Virginia Business Owners Fight COVID-19 Through a New PACT

Protecting All Citizens and Travelers (PACT) signs designate businesses that promise to follow Forward Virginia guidelines. Contributed photo.

By Amie Knowles

January 11, 2021

A tourism group in the Shenandoah Valley puts safety first for visitors and locals during the COVID-19 pandemic.

LEXINGTON – Patty Williams had to think fast when the COVID-19 pandemic first struck the Commonwealth. As the director of marketing at Lexington and Rockbridge Area Tourism, Williams committed herself to finding a solution to an imminent issue in the locale: safe tourism.

Not only did Williams want visitors to feel welcome and safe in the Lexington, Rockbridge and Buena Vista areas; she also wanted the same for the locals.

“I figured, ‘How are we going to differentiate ourselves as we re re-enter the market and compete for visitor dollars with our competing destinations?’” Williams said. “I was thinking that the best way to do that would be to come up with a hospitality pledge.”

Striving for a dependable setup with businesses following state and federal COVID-19 guidelines, Williams created PACT in June 2020. That stands for Protecting All Citizens and Travelers.

What Does PACT Mean?

When a business takes the PACT pledge, they promise to limit the spread of COVID-19 at their establishment.

To participate in PACT, businesses vow to follow the Forward Virginia guidelines. In addition to the social distancing and mask wearing, those guidelines include proper cleaning and disinfecting practices and enhanced workplace safety practices.

There are also guidelines within the Forward Virginia plan for social gatherings, restaurant and beverage services, farmers markets, brick and mortar retail locations, fitness and exercise facilities, swimming pools, personal care and personal grooming services, campgrounds and overnight summer camps, entertainment and public amusement activities, religious services, recreational sports, horse and other livestock shows, outdoor speedways and racetracks, large outdoor amusement parks and zoos.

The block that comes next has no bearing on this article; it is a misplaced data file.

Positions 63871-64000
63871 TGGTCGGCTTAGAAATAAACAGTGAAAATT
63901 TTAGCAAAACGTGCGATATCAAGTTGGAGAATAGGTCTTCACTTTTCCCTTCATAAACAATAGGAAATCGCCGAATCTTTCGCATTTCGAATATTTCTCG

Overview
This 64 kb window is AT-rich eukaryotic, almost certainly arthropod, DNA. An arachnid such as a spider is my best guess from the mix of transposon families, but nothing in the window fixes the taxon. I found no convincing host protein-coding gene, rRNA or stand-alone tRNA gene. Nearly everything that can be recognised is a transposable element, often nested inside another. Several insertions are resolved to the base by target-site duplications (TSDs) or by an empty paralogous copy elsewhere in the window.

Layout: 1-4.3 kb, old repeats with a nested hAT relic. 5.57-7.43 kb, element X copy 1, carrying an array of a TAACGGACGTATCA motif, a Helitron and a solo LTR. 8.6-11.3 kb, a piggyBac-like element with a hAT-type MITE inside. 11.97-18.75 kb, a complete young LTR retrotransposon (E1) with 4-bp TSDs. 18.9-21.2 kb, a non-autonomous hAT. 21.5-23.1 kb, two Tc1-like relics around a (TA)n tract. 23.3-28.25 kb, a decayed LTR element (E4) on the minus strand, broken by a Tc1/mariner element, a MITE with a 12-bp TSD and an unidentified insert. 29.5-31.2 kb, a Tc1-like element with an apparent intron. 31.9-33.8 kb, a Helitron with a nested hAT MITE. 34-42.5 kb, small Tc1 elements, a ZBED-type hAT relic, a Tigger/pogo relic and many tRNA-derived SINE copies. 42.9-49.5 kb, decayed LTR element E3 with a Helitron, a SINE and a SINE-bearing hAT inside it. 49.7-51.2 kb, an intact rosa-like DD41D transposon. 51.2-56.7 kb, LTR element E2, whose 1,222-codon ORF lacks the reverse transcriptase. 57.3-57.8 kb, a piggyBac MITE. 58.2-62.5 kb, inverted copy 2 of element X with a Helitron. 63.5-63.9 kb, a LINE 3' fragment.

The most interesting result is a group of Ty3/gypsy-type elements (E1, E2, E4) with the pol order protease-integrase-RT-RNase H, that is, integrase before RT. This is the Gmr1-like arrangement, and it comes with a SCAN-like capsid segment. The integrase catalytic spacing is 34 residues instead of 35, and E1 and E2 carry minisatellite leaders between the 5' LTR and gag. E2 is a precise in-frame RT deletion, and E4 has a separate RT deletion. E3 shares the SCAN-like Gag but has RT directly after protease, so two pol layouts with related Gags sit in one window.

Participants signed up completely free of charge. In return, they received a PACT kit for their business. The kit included branded social distancing floor decals, postcards and a window cling.

By businesses displaying the branded signage and therefore portraying the message around town, the PACT pledge served a dual purpose.

“We wanted to make sure that we were one, using this as a marketing tool for the tourism office, but we also wanted our industry partners to be able to use PACT for their own marketing purposes as well,” Williams said.

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A COVID-19 Partnership

As the pledge took hold throughout the area, Williams added each PACT business to an online list. That streamlined the process for area visitors and locals alike. People could see exactly which guidelines the multitude of businesses swore to maintain.

“It was a totally free and voluntary program for our hospitality businesses, but we did ask them to do a few things. They needed to announce their participation, and we provided them with language and graphics,” Williams said. “We asked them to – in an attempt to help cross-promote – to make sure that they had a link to the tourism website on their website and include a link on their Facebook and everything.”

The marketing director also promoted PACT through a paid Facebook advertisement that ran Aug. through Oct. 2020.